• Going tracking and having an intoxicated man try to convince us we needed to give him a hug. He even tried to say that Jesus loves everyone and that’s why we should give him a hug. Needless to say we walked carefully away. (Natalie)
  • Parking on a street in Kali spell during heavy snow, the street was plowed in the night and next morning the car was completely covered in snow, after 2 hours digging it out we discovered a traffic ticket on the windshield. (Peter)
  • Actually, something that surprised me is that there are quite a few interesting people in the more remote regions of Montana. For instance, we needed to make contact with a certain man who lived completely off the grid, somewhere up a mountain, and who didn’t even live in a house or trailer. The members who took us up there drove us in their special vehicle that could handle the terrain. I was surprised to find several people who own peacock farms in different remote areas, actually. Every time we went tracting in remote areas, we always end up finding some very unique people. I loved finding and serving those folks! (McKenna)
  • Learning to drive in the snow in Lander, Wyoming. (Wendall)

What was a crazy experience?

  • The first snowfall of the year was light, but we didn’t know our tires were really bare, so as I turned the pickup, I pressed the gas to go forward from a standstill and just started sliding sideways to the edge of the road. Thankfully, there weren’t any cars right there to hit us. (Jonathan)
  • When people slammed the door in our face. (Ana)
  • We were in kind of a sketchy area and we were knocking on the last few doors before heading home and we knocked on one and it was like darkness surrounded us! So we left. It was freaky. (Annick)
  • None really. (Tyler)
  • I once consumed a 13″ beer brat with chili, cheese, relish, etc. as well as a canoli in under 9 minutes. I did this to get my picture on the wall at a restaurant in Great Falls. That was dangerous to my health. (Jordon)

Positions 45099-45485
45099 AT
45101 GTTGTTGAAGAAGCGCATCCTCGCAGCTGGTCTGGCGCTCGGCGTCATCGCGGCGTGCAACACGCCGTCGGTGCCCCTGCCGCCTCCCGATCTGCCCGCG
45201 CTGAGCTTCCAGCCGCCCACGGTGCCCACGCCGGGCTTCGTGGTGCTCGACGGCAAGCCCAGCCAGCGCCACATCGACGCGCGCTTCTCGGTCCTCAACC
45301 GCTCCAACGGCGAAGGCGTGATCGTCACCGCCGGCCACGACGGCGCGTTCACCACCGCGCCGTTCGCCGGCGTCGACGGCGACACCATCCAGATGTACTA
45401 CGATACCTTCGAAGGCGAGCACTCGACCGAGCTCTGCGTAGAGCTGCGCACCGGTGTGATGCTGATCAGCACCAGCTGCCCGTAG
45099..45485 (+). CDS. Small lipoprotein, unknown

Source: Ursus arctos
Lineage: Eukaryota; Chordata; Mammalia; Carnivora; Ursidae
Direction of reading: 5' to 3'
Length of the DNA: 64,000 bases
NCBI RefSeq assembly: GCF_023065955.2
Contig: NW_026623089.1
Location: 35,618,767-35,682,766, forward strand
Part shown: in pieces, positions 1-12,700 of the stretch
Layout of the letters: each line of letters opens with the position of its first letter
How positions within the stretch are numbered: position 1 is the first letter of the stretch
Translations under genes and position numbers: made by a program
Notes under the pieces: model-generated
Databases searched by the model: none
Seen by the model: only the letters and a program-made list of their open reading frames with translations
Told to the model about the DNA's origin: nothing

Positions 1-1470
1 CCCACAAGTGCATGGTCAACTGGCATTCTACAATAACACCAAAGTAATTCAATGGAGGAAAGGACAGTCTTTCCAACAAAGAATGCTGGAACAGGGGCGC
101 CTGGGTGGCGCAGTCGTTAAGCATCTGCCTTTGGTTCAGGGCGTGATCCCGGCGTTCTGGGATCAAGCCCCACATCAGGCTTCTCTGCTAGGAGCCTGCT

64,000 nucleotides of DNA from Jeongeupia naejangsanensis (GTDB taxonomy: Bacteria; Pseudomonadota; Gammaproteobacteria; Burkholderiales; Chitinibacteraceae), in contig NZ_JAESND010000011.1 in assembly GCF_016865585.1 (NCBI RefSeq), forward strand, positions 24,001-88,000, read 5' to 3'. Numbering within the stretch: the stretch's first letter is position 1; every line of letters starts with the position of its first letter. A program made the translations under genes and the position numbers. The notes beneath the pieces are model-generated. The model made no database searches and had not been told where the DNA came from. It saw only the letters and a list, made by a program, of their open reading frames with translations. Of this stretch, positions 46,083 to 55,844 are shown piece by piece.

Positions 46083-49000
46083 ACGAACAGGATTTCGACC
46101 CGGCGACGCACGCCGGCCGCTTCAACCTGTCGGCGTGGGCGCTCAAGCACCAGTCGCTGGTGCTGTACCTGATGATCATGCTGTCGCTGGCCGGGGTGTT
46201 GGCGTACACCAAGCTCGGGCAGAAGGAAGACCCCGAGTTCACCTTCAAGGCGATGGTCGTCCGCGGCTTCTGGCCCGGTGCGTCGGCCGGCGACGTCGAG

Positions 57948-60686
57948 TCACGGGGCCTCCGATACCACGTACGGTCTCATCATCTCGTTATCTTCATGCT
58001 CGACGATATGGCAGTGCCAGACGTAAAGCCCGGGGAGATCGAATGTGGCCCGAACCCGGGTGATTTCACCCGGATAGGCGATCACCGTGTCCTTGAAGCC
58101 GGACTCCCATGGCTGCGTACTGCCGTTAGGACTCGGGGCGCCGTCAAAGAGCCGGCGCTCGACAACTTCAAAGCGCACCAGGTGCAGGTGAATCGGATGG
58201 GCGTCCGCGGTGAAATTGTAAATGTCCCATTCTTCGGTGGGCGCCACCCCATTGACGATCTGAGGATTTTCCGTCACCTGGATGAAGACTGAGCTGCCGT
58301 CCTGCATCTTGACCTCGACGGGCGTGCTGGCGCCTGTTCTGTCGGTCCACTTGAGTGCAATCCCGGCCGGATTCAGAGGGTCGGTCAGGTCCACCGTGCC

• Getting locked outside of the stake center during a tornado. (Emmilie)
  • Get surrounded with my companion by a tribal gang. We also ran into a homicide suspect. (John)
  • We had someone who was following us for a few days. We had to change our routes and use our bikes instead of the car because of how he was tracking us. That was scary. (Jeannene)
  • Catching missionaries smoking pot and having one of them pull a knife on us. (Jeffrey)
  • Teaching a woman and her mentally unstable son got home and he freaked out on us. (Natalie)
  • Attacked by a dog in St Ignatius while tracking, the yard fence was so high we couldn’t climb it and my companion was bitten. The dog left me alone. (Peter)
  • NOTE: IF DRIVING UP AN ICY ROAD, DO NOT PARK THE CAR! In my first area, I was responsible for the driving. One day, my companion and I were trying to find someone out in the wooded hills of Western Montana, and I decided to park the car midway up a hill in order to look at a map. You can imagine how exciting it was when we found that our car would not drive up the hill, but only slide down…backwards. My faithfully obedient companion backed me all the way down that slippery slope–I believe blessings for that wonderfully diligent Sister! ANOTHER NOTE: when serving in Montana, make sure that if you are serving in the countryside that you always pack along a sleeping back or similarly warm blanket, especially in the winter. You never know when if there will be car trouble. (McKenna)
  • Being threatened with a shotgun if we knocked again. (Thom)
  • While in Anaconda, we went to cut Christmas trees for older members with Gino Patti. The snow was past our knees, and I stumbled into a hole in the snow. No big deal, except it was steaming, because a huge bull moose had just left his bed to go browse. Brother Patti had seen the bull get up. I just missed running into him by a few seconds. I did get to see the moose a few minutes later. Huge!!! (Wendall)